Italy honors Leonardo Da Vinci 500 years after his death
Wooden models inspired by the drawings of Leonardo Da Vinci showed during the preview of the exhibition 'Leonardo da Vinci. La Scienza prima della scienza' (Leonardo da Vinci. Science before science) at the Scuderie del Quirinale in Rome, Italy, Mar. 12, 2019. EPA-EFE/ETTORE FERRARI
Italian Interior Minister Matteo Salvini (L) and Italian Prime Minister Giuseppe Conte (R) speak during a news conference for the presentation of the initiatives and celebrations marking the 500th anniversary of the death of Italian Renaissance era artist, inventor, scientist and engineer Leonardo da Vinci, in Rome, Italy, Mar. 13, 2019. EPA-EFE/ALESSANDRO DI MEO
The treaty of the painting by Leonardo da Vinci showed during the preview of the exhibition 'Leonardo da Vinci. La Scienza prima della scienza' (Leonardo da Vinci. Science before science) at the Scuderie del Quirinale in Rome, Italy, Mar. 12, 2019. EPA-EFE/ETTORE FERRARI
Rome, Mar 13 (efe-epa).- A series of exhibitions celebrating the work and life of Leonardo Da Vinci officially opened in Italy on Wednesday to mark the 500th anniversary of his death.
The scientific and technological genius of the Florentine artist, inventor and polymath will be honored with 78 major events in numerous cities across the country.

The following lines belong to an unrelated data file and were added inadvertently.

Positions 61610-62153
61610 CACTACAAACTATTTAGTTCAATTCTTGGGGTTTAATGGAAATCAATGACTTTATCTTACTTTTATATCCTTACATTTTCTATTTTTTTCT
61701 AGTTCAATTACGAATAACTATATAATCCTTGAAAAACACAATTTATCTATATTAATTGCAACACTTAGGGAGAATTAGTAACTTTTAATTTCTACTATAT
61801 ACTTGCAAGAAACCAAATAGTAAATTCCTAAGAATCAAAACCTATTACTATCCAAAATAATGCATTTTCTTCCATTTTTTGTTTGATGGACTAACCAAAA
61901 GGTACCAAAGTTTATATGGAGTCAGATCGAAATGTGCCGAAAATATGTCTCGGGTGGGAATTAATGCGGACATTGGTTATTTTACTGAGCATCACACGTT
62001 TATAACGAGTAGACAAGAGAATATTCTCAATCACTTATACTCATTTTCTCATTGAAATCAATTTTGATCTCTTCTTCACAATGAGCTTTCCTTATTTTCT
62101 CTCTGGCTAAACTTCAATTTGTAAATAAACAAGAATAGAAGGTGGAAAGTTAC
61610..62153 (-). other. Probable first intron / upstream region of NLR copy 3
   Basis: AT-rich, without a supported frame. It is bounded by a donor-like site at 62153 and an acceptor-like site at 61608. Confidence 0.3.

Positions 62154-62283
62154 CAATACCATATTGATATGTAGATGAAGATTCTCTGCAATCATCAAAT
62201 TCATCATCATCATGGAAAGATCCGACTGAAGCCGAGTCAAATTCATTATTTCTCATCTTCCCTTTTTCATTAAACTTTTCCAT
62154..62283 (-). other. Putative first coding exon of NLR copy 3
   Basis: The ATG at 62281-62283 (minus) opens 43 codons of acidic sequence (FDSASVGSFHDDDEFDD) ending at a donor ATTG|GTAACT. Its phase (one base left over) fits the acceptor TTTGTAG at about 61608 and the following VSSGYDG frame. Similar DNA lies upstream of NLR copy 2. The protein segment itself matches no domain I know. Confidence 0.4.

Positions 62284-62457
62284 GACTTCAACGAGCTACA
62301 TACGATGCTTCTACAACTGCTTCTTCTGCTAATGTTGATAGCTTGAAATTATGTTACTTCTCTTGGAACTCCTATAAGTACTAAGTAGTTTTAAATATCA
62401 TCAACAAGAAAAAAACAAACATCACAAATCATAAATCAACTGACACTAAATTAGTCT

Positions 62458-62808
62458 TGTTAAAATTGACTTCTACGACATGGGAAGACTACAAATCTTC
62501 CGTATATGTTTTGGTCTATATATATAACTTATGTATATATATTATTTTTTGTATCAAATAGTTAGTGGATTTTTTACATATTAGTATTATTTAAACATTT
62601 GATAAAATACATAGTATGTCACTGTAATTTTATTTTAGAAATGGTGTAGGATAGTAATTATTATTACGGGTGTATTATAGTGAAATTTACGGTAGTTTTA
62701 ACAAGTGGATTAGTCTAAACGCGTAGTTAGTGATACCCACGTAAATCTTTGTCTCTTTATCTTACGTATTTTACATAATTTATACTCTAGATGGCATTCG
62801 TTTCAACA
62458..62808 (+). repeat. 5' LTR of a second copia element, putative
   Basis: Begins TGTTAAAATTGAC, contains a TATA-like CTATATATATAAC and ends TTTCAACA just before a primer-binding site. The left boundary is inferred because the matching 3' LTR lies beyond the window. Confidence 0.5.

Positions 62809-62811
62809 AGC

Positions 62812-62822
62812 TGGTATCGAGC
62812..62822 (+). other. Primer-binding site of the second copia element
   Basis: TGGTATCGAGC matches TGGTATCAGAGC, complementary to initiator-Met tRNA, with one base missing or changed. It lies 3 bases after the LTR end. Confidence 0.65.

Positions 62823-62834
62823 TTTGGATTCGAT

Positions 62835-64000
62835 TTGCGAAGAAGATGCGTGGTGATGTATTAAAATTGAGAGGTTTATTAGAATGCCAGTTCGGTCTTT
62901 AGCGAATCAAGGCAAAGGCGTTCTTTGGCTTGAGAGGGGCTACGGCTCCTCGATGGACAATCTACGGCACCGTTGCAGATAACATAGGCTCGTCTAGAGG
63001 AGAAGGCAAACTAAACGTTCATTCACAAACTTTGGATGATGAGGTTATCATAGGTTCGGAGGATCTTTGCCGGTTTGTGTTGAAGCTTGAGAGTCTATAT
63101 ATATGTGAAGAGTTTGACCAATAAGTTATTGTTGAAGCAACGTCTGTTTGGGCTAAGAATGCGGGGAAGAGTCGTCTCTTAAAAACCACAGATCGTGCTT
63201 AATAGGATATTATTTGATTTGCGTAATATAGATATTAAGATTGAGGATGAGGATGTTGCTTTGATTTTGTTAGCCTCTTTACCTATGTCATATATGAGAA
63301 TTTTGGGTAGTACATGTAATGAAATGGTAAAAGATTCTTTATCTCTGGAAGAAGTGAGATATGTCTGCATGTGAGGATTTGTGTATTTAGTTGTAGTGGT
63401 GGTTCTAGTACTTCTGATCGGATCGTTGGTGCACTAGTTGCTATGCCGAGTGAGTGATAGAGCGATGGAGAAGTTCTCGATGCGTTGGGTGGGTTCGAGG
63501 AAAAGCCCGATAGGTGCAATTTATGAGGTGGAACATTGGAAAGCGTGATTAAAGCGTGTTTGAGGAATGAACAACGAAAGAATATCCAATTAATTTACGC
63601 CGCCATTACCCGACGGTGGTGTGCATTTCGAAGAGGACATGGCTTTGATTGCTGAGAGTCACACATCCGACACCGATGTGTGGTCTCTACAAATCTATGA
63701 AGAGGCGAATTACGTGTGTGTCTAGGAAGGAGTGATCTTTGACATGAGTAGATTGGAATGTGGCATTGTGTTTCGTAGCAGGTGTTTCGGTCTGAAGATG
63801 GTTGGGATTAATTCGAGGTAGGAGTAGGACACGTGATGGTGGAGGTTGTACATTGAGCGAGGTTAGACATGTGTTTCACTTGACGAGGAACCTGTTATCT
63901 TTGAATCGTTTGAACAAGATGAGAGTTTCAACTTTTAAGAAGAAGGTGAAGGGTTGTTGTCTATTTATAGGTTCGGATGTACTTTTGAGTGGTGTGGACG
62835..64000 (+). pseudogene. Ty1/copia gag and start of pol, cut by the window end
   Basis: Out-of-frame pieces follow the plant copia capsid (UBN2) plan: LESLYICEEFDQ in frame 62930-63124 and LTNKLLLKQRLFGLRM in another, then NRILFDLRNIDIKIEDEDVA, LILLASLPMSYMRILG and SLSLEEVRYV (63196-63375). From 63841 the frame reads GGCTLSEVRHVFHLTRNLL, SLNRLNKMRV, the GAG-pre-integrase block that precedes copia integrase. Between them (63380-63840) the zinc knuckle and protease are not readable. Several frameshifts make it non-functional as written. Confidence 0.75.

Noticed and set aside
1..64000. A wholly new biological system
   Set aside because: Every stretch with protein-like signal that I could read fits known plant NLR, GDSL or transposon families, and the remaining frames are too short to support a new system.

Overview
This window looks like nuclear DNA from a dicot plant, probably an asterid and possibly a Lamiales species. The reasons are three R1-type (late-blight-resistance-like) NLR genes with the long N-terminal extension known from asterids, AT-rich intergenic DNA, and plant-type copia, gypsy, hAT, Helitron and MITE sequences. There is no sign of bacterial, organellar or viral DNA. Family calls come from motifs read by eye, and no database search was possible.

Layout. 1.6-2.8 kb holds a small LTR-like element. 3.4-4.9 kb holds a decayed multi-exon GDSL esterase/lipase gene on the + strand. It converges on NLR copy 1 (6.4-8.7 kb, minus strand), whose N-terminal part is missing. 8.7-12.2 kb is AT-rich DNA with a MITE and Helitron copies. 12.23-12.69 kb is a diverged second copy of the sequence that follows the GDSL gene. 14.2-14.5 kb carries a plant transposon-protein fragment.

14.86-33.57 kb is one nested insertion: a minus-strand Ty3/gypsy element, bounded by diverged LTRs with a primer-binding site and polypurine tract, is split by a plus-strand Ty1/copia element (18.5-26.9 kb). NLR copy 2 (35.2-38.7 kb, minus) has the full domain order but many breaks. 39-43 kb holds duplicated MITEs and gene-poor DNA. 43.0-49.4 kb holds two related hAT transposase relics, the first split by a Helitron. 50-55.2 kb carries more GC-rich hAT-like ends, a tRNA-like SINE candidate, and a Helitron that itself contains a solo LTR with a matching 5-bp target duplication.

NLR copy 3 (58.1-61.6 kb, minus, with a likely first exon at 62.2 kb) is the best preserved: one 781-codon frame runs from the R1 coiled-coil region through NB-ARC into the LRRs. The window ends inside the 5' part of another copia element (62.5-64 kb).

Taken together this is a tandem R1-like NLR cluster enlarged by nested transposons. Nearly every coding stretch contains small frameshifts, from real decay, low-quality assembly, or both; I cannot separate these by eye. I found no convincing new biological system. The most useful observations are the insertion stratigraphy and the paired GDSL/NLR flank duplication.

Italian Prime Minister Giuseppe Conte described Da Vinci (1452- 1519) as “immortal” and a “multifaceted genius”.
He said that people today “must be inspired by his genius” and announced that the Italian government will be launching a programme of research, technological innovation and culture.
The celebrations, which will take place throughout this year and into the next, will include: "Leonardo Da Vinci: designing the future" at the Royal Museum of Turin, an exhibition in the Accademia Gallery of Venice, and “The Science Before Science", which will be held at Rome's Scuderie del Quirinale, part of the official State Palace where the Italian president resides.
Da Vinci pondered and designed huge construction machines, fantastic contraptions whereby man could conceivably fly and an "ideal city" - technological and scientific works he created during the late 15th and early 16th centuries and all of which are part of the exhibition on display in Rome.
Alberto Bonisoli, Minister of Cultural Assets and Activities, said the artist was "so Italian, and we feel so much that we have the opportunity to help other countries to celebrate it.”
Tourism Minister, Gian Marco Centinaio, said that although "we all know Leonardo as a genius of art, science, engineering and many other disciplines” he was also a “great traveler who loved discovering new places and people.”
Another part of the celebrations is a documentary film that juxtaposes Leonardo Da Vinci's sketches of inventions with modern day feats.
"Leonardo Cinquecento" follows a simple format and compares the codex in which the Renaissance genius recorded his projects with examples of contemporary inventions that echo elements of the Italian's designs.
The film, which has been produced by the Magnitudo Film (Italy) and the Chili (European) production houses, was first screened in Italy in February.